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For many post-metal bands, quiet sections are a means to emphasize heaviness, but they’re not captivating by themselves. The soft moments in the new Lungs song “A Blessing, A Curse" (music video premiering below) -- and throughout the band’s upcoming album Estuary -- are dense and jazzy, creating a hypnotizing calm. Lungs’ towering metallic riffs destroy that hypnosis, sending listeners onto the battlefield.

Making Estuary was a battle in itself. “It was almost like the universe didn’t want it to happen,” says drummer-vocalist Jeff Nicholas, who also plays drums for Northless. Hailing from Minneapolis, Lungs has been releasing music since 2008, and Estuary is the follow-up to 2015’s As Dust Reaches the Earth. Guitarist Sean Michael Tobin is a veritable force on that album, contributing greatly to its verve.

During the writing of Estuary, Tobin left the band, still remaining friends with the members of Lungs. Not long after, he passed away at the young age of 31, leaving a hole in the Minneapolis metal scene and the hearts of his loved ones. Estuary is dedicated to Tobin, and the record’s ethereal quietude and tectonic riffage is a fitting homage to the guitarist.

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The video for “A Blessing, A Curse” depicts a suited man in handcuffs as he treks through a field of tall grass. The video then shatters into juxtaposed imagery: with bloodied hands, the man flees, as if trying to escape not only one misdeed, but a history of cruelty and violence. Musically, the track begins with tense violin and string instrumentation before catapulting into earthen metal in the vein of early Mastodon. Each member of Lungs contributes vocals to the song, which creates a brutish call-and-response between their growls and screams.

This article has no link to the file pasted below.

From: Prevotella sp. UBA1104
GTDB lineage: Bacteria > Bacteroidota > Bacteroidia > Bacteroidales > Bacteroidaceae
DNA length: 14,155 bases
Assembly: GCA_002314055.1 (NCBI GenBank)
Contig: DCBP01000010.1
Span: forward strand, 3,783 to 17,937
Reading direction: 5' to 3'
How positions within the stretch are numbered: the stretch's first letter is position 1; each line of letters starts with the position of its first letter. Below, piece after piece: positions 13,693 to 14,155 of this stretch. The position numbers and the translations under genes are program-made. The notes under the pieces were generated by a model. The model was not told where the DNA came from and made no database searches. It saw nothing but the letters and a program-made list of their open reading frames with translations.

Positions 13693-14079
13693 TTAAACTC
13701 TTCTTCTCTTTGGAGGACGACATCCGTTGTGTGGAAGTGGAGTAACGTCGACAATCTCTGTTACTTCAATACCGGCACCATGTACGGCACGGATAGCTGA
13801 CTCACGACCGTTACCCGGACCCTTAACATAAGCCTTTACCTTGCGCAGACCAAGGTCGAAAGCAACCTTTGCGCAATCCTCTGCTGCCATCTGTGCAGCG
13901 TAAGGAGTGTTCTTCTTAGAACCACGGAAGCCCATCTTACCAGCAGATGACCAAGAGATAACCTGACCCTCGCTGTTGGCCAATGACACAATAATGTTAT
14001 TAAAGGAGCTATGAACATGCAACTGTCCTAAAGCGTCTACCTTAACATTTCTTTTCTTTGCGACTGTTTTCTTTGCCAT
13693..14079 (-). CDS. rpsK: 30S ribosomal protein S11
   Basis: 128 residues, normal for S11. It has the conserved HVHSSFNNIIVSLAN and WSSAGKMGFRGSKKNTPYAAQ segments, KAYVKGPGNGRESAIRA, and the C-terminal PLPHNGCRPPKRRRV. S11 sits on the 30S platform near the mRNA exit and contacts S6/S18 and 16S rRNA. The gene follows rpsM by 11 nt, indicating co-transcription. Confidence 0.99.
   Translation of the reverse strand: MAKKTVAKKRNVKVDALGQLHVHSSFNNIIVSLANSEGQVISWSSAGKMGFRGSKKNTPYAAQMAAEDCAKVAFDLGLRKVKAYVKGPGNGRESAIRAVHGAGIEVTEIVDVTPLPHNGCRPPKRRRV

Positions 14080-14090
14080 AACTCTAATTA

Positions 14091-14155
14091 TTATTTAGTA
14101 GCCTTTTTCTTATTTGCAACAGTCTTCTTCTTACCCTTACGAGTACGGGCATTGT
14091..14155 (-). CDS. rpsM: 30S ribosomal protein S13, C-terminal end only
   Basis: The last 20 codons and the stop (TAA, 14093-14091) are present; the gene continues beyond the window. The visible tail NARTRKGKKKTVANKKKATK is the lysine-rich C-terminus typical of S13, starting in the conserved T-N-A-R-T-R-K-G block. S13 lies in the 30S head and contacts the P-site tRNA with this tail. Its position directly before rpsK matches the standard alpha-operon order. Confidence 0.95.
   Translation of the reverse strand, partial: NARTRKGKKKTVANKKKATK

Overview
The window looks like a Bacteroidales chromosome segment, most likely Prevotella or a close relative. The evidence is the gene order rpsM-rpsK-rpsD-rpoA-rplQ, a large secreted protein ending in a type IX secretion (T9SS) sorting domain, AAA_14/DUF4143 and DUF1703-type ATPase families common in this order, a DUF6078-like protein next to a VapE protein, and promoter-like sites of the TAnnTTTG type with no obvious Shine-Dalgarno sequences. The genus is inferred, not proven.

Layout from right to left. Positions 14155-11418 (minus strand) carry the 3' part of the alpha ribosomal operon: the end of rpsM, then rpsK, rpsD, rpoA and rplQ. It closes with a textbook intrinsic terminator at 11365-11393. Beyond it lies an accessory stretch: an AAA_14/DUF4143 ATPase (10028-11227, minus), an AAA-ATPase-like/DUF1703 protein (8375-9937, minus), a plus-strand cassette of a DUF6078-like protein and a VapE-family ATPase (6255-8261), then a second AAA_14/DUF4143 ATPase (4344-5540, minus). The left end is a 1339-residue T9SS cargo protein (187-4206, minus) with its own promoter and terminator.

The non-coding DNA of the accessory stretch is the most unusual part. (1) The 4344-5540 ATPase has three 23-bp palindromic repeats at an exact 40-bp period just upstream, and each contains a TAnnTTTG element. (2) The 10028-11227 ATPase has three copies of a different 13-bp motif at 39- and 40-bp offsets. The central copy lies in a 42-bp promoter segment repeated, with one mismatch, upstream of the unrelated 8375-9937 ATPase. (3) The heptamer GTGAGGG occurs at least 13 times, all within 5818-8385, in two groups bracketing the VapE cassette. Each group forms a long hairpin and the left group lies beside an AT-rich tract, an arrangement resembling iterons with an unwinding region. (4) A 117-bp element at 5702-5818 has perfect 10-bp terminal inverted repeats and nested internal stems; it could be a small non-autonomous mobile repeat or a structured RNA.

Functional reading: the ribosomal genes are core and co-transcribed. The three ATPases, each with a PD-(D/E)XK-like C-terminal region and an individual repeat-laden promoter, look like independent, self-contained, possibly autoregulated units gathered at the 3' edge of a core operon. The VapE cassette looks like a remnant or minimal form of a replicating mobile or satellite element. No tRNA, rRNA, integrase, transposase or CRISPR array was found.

But the track spends much of its time in sparse quiet that’s carried by mournful choral vocals. Nicholas says that Tobin’s death, “put the band in limbo for a while as we grieved.” That sense of mourning comes across clear as day in the extended soft section of “A Blessing, A Curse.” The band bursts through that sadness with slow, volcanic sludge that gains momentum and shapeshifts into the song’s opening riff. This time around, the riff is pushed by Nicholas’ double-bass flurry and machine-gun fills. Guitarists Dan Lee and Jonas Kromer Yela play and yell with a visceral rawness that pierces the internal organs as the song comes to an end.

Following Tobin’s death, Lungs’ bassist Mike Cushing left the band, and then the new bass recruit PJ Randol moved to New York. The group nevertheless moved forward, eventually finishing the masterful Estuary. It’s been a difficult road for the band for sure, but the members of Lungs live and breathe music, which is why they’ll always continue onward.

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Estuary releases next Friday via Entelodon Records. Preorders available now via Bandcamp where you can also stream another single "Oak."

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